Armature 25 is part of a pick-otf or signal generator, such as a variable inductive device 27, which comprises a {three-legged transformer 28 having outside arms 29 and 30. Arms 29 and 3.0 carry primary windings 32 connected in series aiding relation to a suitable source of alternating .c-urrent S and apair of secondary windings 33 and 34, the latter :being connected in series opposition. When iron armature 25 is centered with respect to arms 29 and 30 and windings 32 are energized, there is the same amount of flux in arms 29 and 30 so that the voltages in duoed in opposed windings 33 and 34 balance to effect zero output. If armature 25 is off-center, more flux appears in one arm of the transformer than :in theiother arm so that the voltages induced in opposed windings 33 and 34 .are unequal and a resultant voltage appears across the series combination of the secondary windings. The phase of the voltage is determined by the direction of movement of armature 25..

The output from the pick-off device is :applied to the input terminals 36 and 37 of an amplifier 38, and is fed to .the control grid .39 of a first amplifier tube 40. The output of tube 40 is further amplified by a second tube 41 from whence it is fed to the primary winding 42 of an finterstage transformer 43 having a secondary winding 44.. Transformer winding 44 is connected at its midpoint to. ground while the opposite ends .of the Windingareconnected to. the cathodes 46 and 48 of :a pair of diodes 5i) and .51, respectively, the plates 52 and .53 of .the diodes being connected to ground.

Cathode 46 of diode 5!) is connected in circuit with the control grid 54 of a phase discriminator triode '55 while cathode 48,01? diode .51 is connected to the control grid .56 of a phase discriminator .triode 57. Tubes 55 and 57 have cathodes .58 and 59, respectively, connected together to the secondary winding 60 of ;a step-down transformer 6.1 which has a primary winding 62 connected :to alternating current :source S. Plates 63 and 64 of tubes 55 and 57, respectively, are-connected through the primary windings .65 and .66 of .a pair of impedance step-down transformers 67 and 6.8, respectively, to the secondary winding 69 0f astep-up transformer 70 having its primary winding 71 connected to alternating current source .S.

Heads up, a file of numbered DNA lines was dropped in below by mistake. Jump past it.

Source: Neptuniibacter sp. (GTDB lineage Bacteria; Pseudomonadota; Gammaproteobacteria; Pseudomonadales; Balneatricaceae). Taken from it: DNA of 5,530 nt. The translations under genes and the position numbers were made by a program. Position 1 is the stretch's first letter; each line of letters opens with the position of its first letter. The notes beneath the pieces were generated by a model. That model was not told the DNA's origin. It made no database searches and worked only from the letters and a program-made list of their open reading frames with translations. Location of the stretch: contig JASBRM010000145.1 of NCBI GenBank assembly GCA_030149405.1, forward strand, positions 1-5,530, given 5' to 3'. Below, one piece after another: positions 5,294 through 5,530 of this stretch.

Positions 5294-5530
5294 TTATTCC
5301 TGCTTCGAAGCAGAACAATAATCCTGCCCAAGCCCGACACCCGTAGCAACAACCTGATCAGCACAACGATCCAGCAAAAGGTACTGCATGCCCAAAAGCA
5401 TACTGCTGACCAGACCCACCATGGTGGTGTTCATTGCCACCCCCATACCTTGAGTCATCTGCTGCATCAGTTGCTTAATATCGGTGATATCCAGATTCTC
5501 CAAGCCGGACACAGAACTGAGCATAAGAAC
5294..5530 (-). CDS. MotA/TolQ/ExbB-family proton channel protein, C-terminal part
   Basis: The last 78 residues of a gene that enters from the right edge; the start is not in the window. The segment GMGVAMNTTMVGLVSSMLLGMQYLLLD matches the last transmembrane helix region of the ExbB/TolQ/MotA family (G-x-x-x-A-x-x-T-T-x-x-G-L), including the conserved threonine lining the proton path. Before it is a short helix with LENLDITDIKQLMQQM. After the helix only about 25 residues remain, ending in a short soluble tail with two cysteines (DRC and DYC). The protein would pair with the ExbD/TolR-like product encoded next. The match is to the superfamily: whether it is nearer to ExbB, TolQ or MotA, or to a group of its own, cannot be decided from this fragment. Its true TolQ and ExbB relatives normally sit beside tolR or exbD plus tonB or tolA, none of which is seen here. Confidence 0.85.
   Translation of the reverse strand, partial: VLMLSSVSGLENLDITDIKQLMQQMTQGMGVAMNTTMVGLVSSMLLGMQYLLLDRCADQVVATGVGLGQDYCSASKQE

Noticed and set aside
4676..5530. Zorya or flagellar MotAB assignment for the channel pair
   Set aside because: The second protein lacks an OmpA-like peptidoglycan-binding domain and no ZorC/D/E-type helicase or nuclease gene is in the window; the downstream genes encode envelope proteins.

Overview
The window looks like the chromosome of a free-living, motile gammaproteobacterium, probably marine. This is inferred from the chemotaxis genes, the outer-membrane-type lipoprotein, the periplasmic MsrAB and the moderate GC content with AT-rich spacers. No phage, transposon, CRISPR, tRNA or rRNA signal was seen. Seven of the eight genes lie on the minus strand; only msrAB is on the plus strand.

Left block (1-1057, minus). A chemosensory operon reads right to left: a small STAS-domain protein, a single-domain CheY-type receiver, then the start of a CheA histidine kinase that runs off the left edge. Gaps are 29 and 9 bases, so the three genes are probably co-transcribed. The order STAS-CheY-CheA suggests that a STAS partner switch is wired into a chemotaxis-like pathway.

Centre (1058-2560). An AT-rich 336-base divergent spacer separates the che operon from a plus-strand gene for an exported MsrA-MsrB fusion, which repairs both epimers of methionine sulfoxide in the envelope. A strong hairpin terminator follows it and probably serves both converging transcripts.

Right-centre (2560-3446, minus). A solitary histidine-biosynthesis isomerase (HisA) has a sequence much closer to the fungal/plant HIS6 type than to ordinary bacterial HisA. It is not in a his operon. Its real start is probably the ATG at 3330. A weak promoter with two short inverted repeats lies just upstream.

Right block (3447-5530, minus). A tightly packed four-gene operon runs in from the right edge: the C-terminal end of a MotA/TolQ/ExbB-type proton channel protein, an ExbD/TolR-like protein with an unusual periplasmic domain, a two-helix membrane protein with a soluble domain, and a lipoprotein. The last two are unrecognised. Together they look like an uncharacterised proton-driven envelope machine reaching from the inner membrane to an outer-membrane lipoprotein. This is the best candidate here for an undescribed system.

Transformer 67 has a secondary winding 72 and a resonating condenser 73 connected in parallel therewith, and the output of the transformer is connected by way of a conductor 74 to the variable phase winding 75 of a two-phase alternating current motor 76 having a fixed phase winding 77 connected to alternating current source S. Transformer 68 has a secondary winding 78 and a resonating condenser 79 connected in parallel therewith, and the output of the transformer is connected by way of a conductor 80 to the variable phase winding 81 of a two-phase alternating current motor 82 having a fixed phase winding 83 energized from alternating current source S.